The Intervention of Mgr. Dupanloup (Part I)
Bishop Dupanloup identifies some false interpretations of the Encyclical and responds by outlining true principles and rules of interpretation. He begins with an important clarification insofar as a given proposition only affirms the contradictory while not necessarily intending to affirm the contrary position.
Is the rigorous consequences of a condemned proposition well known in the world? Or rather, to show the manner in which they have exaggerated the Pontifical condemnations, are not most of those who have written on the Encyclical absolutely ignorant of it? I shall doubtless astonish them, by recalling to their minds elementary principles, not only in theology, but in logic. For example:
It is an elementary rule of interpretation, that the condemnation of a proposition rejected as false, erroneous, and even heretical, does not necessarily imply the affirmation of its contrary, which often might be another error; but only of its contradictory.
The contradictory proposition is that which simply excludes the condemned proposition. The contrary is that which goes beyond this simple exclusion.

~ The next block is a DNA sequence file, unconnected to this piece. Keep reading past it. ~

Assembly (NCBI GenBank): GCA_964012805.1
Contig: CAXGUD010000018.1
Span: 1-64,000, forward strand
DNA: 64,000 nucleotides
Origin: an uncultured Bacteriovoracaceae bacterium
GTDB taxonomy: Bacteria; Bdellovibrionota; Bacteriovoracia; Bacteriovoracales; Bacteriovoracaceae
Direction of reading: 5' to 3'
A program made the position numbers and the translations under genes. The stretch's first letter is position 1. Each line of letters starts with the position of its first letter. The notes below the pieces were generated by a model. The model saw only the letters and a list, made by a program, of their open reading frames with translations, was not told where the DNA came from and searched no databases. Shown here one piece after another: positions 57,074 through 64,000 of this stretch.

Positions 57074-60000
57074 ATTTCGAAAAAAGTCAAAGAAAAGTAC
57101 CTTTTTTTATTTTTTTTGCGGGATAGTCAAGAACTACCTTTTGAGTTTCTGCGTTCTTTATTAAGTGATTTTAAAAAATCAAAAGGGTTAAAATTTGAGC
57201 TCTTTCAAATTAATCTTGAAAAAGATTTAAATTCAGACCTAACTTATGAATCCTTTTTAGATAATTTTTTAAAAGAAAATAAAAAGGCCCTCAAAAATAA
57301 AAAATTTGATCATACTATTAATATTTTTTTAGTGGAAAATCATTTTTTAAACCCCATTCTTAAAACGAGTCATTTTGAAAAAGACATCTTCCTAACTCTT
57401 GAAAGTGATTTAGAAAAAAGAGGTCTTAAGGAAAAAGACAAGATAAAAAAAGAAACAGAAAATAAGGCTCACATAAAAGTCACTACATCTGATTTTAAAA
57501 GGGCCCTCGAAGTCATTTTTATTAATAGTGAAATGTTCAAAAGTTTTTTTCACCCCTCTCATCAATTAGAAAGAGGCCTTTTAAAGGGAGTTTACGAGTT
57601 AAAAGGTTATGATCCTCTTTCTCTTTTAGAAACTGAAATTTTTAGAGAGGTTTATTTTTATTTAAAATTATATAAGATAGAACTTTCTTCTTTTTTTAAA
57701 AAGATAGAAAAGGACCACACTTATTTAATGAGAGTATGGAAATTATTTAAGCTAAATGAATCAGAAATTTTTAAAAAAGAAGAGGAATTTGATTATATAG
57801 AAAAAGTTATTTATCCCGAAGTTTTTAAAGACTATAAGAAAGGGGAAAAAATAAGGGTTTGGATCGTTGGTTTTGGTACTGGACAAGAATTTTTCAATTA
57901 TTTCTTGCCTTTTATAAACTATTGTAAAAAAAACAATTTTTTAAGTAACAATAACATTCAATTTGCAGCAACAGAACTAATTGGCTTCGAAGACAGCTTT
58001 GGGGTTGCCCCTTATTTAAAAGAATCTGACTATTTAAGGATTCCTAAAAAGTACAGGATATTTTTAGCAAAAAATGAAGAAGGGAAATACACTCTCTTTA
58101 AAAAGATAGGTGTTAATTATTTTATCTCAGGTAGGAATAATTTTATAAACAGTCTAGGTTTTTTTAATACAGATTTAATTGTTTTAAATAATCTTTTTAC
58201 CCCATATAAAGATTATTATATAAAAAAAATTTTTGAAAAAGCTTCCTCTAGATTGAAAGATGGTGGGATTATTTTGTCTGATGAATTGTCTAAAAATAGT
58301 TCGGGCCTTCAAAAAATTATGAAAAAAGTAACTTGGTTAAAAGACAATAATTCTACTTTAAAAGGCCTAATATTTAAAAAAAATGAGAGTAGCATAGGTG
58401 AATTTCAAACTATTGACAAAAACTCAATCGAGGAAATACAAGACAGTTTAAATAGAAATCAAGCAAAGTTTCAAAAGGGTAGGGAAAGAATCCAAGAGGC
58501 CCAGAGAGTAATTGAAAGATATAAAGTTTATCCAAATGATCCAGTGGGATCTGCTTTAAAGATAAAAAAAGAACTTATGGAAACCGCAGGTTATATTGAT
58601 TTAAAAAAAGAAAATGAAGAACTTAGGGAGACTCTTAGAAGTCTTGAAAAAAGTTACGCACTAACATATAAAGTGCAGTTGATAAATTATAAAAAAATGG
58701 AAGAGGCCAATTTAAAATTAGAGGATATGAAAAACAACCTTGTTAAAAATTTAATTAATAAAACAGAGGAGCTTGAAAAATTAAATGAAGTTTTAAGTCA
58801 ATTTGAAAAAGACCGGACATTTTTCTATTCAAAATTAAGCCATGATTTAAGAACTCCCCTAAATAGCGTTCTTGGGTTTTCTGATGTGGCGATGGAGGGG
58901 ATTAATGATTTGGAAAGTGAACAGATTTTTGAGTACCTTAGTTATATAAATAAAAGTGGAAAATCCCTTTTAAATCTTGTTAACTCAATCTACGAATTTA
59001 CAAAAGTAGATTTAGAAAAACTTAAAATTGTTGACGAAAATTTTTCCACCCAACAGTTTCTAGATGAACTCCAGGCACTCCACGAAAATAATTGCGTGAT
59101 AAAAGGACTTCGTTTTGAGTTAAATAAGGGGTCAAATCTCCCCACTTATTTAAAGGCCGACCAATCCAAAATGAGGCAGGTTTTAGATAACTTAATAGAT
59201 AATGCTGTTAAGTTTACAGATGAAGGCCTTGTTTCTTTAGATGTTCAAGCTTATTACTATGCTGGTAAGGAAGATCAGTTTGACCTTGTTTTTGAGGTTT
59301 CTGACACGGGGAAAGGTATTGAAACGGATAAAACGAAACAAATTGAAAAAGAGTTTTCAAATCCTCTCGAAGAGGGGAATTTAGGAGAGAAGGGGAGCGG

Well, of this common rule they seem to have been entirely ignorant, in the inconceivable interpretation they have given us of the Encyclical and the Syllabus, during the last three weeks past.
There is another rule of interpretation, not less elementary, viz: that it must be seen whether the condemned proposition be universal and absolute; for then it may often happen that such a proposition is censured only because of its universality and its too absolute sense.
Example: “The principle called non-intervention must be proclaimed and observed.” (Prop. 62.)
In condemning this proposition, did the Pope intend to say that intervention should be maintained, right or wrong, without discernment, always?
In his third basic rule of interpretation, Mgr. Dupanloup points out the necessity to consider each and every term with attention to determine the scope and limit of the condemnation.
Another rule of interpretation, and of good sense, requires that all the terms of a condemned proposition should be studied and weighed with attention, to understand upon what the condemnation does or does not touch…Thus:
The Pope condemns this proposition: “The Roman Pontiff can and ought to reconcile and accommodate himself to modern civilization.”
Therefore, they conclude, the Papacy declares itself the irreconcilable enemy of modern civilization.
All that constitutes modern civilization is, according to the journals hostile to the Church, condemned by the Pope. This interpretation is simply an absurdity. The words demanding attention here are, to reconcile and accommodate himself.